Icelanders in Lyon County
In a publication titled “Ninety Years at St. Paul’s,” October 1977, a committee of the members of the Icelandic Lutheran Church in Minneota compiled and wrote a history of the church and that of the early settlers. The following excerpt was written by J.A. Josefson, chairman of the committee:
“Gunnlaugur Petursson was the first Icelandic settler in the Minneota community, homesteading the present Riverside farm (now occupied by the Stensruds) and arriving in July of 1875. The land closer to Minnneota had been largely taken up by Norwegian settlers who preceded the Icelanders. Other early Icelanders were my father and his uncle. My father, “A.,” left Iceland in 1875 at the age of 13, after having been confirmed a year early so that he could accompany his uncle, Joseph Josephson (the father of Victor and Elvira) to Copenhagen, Denmark. The uncle had a business in Copenhagen, Denmark. The uncle had a business in Copenhagen as a locksmith and he had three daughters but no son of his own and he wanted my dad to accompany him. My grandfather had three older sons older than my dad; so there were plenty of boys in our family.
I remember hearing my dad tell how he went to the prison in Copenhagen with a big ring of skeleton keys around his arm, unlocking doors so they could not get open. He was rapidly becoming a mechanic.
When my dad left home, his father gave him fifty crowns which was the equivalent of $12.50. When Gladys, Lois and I visited Iceland a century later, in 1975, fifty crowns were worth 31 cents. So much for the ravages of inflation. My dad shipped as a cabin boy on a sailboat bound for Denmark to meet his uncle, who went by steamboat. The weather proved to be very adverse, and the captain of the boat had to put into port in Norway to get fresh water and food. He didn’t have any money; so he asked my father if he had any, and my dad lent him his fifty crowns. In Copenhagen, my father visited the Tivoli gardens, and you can imagine the impression this part made on a poor young boy coming from the barren wastes of northeastern Iceland. He never forgot Tivoli. We also visited Tivoli Gardens in 1975.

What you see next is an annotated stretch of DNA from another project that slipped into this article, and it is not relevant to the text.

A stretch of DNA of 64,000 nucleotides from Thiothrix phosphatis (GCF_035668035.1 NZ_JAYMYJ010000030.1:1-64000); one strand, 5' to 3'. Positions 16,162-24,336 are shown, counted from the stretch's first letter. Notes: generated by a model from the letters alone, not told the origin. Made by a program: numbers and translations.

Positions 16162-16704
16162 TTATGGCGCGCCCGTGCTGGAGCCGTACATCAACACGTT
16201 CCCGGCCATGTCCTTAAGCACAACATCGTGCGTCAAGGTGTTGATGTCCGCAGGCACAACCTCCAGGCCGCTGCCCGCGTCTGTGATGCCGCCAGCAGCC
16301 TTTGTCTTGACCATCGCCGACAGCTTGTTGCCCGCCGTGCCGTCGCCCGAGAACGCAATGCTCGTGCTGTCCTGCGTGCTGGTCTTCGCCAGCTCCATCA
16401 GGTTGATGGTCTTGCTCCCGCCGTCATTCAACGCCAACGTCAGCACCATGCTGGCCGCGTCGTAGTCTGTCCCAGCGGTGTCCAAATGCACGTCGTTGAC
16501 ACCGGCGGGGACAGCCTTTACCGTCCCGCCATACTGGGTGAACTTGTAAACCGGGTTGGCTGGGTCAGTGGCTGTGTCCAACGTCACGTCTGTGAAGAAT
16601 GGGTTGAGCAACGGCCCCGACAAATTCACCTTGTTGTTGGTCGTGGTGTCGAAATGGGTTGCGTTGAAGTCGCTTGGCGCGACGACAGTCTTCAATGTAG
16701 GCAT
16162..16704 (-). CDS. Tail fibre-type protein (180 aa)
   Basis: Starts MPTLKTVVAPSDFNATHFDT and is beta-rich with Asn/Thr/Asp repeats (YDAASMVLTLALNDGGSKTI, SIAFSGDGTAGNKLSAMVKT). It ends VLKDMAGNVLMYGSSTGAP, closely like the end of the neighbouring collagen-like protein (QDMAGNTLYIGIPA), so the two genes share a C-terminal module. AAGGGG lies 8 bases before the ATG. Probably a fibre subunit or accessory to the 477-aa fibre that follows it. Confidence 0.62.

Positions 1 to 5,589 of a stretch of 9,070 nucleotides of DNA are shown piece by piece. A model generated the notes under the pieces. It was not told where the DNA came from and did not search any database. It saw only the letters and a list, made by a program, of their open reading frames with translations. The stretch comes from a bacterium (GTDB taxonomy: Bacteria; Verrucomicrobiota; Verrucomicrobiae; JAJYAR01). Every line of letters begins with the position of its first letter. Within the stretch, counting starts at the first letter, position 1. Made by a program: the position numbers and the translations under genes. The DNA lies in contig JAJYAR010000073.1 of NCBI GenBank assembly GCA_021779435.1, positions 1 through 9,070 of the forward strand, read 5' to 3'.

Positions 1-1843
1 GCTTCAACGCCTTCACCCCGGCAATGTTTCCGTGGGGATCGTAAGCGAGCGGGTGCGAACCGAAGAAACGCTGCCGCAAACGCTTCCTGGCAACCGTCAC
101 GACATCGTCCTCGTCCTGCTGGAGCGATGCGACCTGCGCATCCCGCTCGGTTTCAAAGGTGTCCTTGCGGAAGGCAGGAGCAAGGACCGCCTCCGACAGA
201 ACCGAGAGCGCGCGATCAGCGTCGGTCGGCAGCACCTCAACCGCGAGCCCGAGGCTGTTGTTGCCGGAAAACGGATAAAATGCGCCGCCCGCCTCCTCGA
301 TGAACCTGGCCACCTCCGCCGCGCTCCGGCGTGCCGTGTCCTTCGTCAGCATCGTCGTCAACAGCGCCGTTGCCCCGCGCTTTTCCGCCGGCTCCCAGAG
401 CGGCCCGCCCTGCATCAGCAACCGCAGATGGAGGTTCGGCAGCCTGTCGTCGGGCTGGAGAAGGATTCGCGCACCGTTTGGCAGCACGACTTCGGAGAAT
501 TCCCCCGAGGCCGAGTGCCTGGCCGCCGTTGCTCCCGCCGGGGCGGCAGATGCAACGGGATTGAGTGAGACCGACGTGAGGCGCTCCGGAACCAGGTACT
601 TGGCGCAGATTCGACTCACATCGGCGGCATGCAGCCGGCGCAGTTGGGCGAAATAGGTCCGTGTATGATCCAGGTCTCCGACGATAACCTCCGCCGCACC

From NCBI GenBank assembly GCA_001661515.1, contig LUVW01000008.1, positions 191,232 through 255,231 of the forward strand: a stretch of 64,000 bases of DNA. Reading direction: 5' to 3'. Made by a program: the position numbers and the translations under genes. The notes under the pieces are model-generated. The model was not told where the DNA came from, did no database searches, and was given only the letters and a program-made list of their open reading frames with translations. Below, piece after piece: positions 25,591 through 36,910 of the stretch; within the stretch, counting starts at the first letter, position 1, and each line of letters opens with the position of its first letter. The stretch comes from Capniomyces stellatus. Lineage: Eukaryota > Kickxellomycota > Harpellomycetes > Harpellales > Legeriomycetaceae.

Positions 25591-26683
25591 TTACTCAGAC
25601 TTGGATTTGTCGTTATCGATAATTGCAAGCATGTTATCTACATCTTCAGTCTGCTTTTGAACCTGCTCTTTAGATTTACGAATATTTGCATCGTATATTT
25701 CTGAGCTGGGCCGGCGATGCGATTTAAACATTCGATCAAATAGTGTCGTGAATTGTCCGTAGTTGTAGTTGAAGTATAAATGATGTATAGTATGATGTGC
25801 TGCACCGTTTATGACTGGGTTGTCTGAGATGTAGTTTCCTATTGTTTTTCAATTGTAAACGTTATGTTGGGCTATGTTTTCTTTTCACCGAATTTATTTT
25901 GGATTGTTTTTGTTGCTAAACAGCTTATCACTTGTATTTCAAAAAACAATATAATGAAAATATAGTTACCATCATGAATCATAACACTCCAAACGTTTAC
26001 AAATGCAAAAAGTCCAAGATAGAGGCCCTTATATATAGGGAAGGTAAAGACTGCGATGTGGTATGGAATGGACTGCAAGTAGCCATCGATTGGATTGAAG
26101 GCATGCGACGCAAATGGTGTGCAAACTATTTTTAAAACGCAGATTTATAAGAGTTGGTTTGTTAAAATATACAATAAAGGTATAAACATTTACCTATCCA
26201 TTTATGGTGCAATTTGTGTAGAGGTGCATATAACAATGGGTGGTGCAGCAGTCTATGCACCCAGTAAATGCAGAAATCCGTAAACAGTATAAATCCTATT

Everybody sailed for America from England in those days. There were no ships sailing directly from Iceland to America. A large party of Icelanders met in England in 1878 to board the ocean steamship. Among the passengers were my dad, his uncle and his cousins from Denmark. My mother, then age 7, was on the same ship. She was the oldest child in the S.S. Hofteig family. The entire party came directly to Westerheim Township, where they knew Gunnlaugur Petursson. Gunnlaugur had come from the same general area in Iceland that Grandfather Hofteig came from, a place near the present city of Egilsstadir. My father’s people came from quite a distance away — 60 or 80 km. — on the northeast coast, Vopnafjordur, which had been one of the trading posts for the Hofteigs.
My dad worked for my great uncle 14 years following their arrival here. They lived on a quarter section which the uncle had bought from a homesteader. He tree-claimed a quarter section south of the original quarter and my father planted the 10 acres of trees for him, some of which are still standing. All that land along the Yellow Medicine River is a little light, but the south quarter, the tree-claim quarter, is the better quarter of the two, which comprise E 1/2 Sec. 8, T 113, R 42. Grandfather Hofteig homesteaded the quarter on which Cecil lives today, SE 1/4, Sec. 2.
I did not know of any Icelandic immigrant train, but in 1879, when 160 Icelanders came out here there could have been one. Icelanders did not bring much personal property with them; so it would not take much of a train to haul them. They didn’t have many possessions. The immigrant trains later on, when people moved from here to North Dakota or Canada, carried livestock and machinery as well as people. I am sure the Icelanders brought no livestock with them when they came here.
(Continued next week)
Sources: “Ninety Years at St. Paul’s,” Committee Members, J.A. Josefson, Cecil Hofteig and Haldur G. (Jimmie) Johnson of Icelander Lutheran Church, Minneota, MN., October 1977.